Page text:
Specifically, one solution is the resume that lists "key accomplishments" on the first page, following a "summary statement" that highlights your skills. On the second page, under the heading "Employment Highlights (1982-present)", for example, list the most important jobs (no dates), with brief job descriptions - all pointing to those skills and experiences you want to emphasize. That's one, out of many ways, of dealing with this problem.
But suppose you've filled out a job application, which demands exact dates of employment. The interviewer, then, asks specifically about the now exposed gaps. You should have in mind a brief, non-defensive explanation. Your response could be, for example, "There was a family health issue that I had to deal with, and once the situation was over, I was able to start my job search." Very matter-of-fact. No details necessary. (No perspiring or anxiety tremors either!)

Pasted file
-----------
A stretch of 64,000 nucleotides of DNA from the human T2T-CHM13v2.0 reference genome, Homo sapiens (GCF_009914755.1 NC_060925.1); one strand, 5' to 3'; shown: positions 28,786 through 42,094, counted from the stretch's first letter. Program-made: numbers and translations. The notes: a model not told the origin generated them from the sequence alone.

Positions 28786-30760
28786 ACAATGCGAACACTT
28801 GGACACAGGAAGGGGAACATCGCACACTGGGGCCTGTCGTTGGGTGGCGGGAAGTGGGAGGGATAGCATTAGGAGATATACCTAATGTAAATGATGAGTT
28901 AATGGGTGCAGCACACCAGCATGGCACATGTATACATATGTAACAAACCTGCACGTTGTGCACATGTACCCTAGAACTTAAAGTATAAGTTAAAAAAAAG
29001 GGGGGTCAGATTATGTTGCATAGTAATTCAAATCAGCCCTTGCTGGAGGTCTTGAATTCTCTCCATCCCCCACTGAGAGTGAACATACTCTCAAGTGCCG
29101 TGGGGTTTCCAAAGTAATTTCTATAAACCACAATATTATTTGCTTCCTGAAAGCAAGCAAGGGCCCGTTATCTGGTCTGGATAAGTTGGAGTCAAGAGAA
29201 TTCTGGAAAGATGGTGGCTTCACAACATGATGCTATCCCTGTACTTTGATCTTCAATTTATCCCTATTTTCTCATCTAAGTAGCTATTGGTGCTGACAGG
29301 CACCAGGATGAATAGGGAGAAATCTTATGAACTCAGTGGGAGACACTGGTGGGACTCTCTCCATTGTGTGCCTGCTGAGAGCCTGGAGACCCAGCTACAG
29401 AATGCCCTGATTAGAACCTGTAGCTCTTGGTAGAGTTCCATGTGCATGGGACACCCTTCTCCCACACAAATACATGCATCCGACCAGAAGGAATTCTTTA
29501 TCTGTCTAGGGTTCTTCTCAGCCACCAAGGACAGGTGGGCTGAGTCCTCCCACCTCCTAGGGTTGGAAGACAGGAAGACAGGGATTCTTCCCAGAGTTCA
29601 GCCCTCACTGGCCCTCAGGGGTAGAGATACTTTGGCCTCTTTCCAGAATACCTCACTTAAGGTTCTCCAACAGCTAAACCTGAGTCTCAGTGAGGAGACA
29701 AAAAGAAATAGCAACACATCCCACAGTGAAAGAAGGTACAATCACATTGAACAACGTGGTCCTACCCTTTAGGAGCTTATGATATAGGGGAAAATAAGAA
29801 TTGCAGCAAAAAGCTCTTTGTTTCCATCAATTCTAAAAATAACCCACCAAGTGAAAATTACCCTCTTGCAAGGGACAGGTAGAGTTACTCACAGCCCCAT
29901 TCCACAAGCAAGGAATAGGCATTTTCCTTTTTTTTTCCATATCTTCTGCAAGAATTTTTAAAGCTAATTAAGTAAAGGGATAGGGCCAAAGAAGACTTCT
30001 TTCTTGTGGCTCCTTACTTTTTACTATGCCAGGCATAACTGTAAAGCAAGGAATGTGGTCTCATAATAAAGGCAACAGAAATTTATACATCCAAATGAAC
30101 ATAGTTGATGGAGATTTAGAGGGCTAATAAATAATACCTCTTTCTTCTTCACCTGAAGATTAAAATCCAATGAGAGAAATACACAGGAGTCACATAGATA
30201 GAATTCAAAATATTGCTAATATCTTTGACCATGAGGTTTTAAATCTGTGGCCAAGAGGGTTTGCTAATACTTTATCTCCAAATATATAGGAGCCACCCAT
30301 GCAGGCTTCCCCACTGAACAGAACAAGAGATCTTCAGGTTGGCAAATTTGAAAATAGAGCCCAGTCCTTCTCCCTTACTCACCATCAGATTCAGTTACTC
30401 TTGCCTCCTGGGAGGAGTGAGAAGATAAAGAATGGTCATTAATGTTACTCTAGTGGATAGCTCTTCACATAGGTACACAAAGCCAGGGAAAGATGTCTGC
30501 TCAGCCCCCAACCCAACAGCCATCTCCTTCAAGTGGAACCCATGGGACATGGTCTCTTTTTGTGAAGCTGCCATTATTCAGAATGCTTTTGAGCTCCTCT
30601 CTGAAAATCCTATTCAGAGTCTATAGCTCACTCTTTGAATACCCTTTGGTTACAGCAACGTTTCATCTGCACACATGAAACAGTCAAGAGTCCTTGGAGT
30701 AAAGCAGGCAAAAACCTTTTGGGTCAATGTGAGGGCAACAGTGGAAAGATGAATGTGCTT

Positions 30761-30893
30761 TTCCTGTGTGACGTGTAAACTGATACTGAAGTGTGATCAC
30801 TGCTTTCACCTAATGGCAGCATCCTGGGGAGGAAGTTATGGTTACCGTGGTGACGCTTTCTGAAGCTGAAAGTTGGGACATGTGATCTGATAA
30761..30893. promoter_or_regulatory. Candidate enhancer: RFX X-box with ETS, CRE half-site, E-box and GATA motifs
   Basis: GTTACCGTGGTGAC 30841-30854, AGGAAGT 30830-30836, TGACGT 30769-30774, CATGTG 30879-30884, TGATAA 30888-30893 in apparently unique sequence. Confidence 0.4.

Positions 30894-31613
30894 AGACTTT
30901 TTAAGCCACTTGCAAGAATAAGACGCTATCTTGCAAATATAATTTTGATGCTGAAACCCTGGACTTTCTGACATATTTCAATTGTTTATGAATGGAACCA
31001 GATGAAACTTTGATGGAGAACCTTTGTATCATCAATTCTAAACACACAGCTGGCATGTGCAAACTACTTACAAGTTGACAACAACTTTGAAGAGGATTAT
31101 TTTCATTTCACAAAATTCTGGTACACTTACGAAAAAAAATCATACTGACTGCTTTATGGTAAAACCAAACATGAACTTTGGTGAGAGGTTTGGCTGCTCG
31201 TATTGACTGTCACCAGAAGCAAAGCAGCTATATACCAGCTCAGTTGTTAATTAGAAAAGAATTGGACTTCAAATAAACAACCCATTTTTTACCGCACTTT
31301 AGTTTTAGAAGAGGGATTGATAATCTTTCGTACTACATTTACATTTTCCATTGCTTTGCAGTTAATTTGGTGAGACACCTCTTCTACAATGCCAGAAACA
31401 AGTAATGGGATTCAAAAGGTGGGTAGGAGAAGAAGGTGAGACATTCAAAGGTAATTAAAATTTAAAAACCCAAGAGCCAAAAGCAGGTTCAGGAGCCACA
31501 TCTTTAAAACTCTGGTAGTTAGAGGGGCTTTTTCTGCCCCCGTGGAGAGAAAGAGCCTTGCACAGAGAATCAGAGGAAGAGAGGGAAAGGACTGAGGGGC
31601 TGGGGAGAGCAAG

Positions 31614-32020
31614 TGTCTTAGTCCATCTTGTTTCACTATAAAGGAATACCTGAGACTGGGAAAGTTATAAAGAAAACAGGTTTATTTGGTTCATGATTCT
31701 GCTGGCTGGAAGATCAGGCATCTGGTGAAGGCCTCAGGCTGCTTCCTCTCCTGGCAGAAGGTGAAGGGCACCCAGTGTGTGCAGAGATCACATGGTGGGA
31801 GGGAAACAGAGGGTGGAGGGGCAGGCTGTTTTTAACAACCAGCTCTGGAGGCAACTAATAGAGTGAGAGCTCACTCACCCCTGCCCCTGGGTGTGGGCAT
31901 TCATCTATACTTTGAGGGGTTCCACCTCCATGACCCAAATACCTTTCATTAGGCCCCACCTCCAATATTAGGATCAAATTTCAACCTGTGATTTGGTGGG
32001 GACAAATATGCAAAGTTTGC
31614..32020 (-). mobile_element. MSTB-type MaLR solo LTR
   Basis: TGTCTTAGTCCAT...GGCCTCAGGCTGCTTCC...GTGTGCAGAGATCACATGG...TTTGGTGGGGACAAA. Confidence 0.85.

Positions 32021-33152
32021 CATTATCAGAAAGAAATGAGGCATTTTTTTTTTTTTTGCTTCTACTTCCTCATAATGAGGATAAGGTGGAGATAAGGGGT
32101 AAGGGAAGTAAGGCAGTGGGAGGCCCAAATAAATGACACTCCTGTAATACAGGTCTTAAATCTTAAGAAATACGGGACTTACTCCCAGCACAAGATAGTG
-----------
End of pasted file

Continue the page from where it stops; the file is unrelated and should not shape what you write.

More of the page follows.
What if the gap was the actual job search itself? You could deal with the situation by saying something along the lines of, "I decided, when I left my last job, that I was going to take whatever time was necessary to conduct an intelligent, intensive search. This has included careful research, on-going networking, and evaluation of many options. I think that the process has worked very well..." So, instead of sounding like you've been desperately "looking for a job," you create the impression of a carefully conceived, well thought out job search.
It's important that you don't let the "gap" affect the way you feel about marketing yourself. Everybody has problems in their presentations - these issues can all be addressed satisfactorily, and do not necessarily have to be liabilities.
Resumes do not have to be an exhaustive, detailed history of everything you've ever done. They are marketing tools, highlighting key employment, significant skills, and credentials. A resume does not necessarily have to include every month or every year, nor does it have to even show those troublesome gaps at all.